| Dec. 1, 2014, 6:36 p.m.
Ten-thousand Americans will celebrate their 65th birthday today. And 10,000 more tomorrow. And every single day after that for the next 15 years.
| Dec. 1, 2014, 6:34 p.m.
Imagine for a moment that Congress has decided Lois Lerner needs help. You see, since losing her job, Lerner has had trouble competing in a market with stronger, more competent alternatives.
| Nov. 30, 2014, 1:17 p.m.
With the election victory by the Republicans, Congress at last seems ready to tackle two issues on which the parties’ differences are narrow: trade and intellectual property.
| Nov. 20, 2014, 1:56 p.m.
The recent APEC Summit in Beijing was an impressive photo opportunity for President Barack Obama and a cast of Asia-Pacific leaders. But the midterms are of more importance to the forum’s original mandate of Asia-Pacific economic cooperation.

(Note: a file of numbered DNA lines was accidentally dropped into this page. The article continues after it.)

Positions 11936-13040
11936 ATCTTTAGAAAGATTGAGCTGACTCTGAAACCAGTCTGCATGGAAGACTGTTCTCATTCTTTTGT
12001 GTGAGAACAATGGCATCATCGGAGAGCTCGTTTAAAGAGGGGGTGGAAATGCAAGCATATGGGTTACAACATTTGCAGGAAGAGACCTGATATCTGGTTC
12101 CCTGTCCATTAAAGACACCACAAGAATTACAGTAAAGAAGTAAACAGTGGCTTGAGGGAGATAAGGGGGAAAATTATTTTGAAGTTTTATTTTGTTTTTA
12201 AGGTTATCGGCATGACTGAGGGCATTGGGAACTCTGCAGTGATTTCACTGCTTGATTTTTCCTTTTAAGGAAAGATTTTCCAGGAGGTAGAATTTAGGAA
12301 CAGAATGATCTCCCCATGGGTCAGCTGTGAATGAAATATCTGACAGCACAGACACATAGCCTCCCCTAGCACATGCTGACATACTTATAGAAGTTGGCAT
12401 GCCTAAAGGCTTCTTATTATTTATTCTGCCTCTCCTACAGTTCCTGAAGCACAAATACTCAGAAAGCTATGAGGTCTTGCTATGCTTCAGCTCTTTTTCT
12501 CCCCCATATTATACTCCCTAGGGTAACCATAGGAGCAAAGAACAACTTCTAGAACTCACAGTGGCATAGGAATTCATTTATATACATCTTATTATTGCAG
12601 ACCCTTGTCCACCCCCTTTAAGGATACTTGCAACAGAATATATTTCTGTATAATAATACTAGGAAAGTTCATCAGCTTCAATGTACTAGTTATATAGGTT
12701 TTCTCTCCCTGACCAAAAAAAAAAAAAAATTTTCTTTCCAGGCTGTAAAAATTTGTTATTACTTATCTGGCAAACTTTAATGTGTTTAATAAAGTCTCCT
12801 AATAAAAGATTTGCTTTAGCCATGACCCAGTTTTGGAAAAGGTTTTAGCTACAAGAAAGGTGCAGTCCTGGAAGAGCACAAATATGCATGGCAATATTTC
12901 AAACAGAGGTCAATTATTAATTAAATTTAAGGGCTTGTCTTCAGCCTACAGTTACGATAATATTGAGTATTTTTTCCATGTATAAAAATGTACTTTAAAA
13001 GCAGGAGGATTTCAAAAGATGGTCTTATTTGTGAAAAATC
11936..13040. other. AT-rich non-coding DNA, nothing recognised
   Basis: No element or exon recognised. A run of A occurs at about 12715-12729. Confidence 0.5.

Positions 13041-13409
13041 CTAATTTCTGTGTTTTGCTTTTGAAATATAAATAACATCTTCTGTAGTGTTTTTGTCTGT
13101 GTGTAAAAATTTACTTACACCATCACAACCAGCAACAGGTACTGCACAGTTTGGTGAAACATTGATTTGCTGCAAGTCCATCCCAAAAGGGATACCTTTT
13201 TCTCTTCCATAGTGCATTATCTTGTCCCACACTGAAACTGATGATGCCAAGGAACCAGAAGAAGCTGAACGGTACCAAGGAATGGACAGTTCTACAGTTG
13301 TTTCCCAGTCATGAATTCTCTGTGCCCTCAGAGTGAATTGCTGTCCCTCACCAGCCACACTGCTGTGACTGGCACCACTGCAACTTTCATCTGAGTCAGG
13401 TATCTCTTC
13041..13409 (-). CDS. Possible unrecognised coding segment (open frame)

| Nov. 7, 2014, 8:14 p.m.
The 2014 midterm elections were a rejection of the policies of President Barack Obama. And the Republican takeover of the Senate is a repudiation of the gridlock in Congress symbolized by the bare-knuckles tactics of outgoing Majority Leader Harry Reid.
| Nov. 3, 2014, 7:44 p.m.
The very important Trans-Pacific Partnership negotiations deserve the full attention and active involvement of Congress. Trade agreements address a broad range of policy areas and have the potential to result in significant economic opportunities for U.S. businesses, so members of Congress must play a critically important role in the development and oversight of trade agreements. However, a regional free-trade agreement without Taiwan would be unthinkable, which would render the regional integration incomplete and ineffective to the disadvantage of American interest.
| Nov. 3, 2014, 6:06 p.m.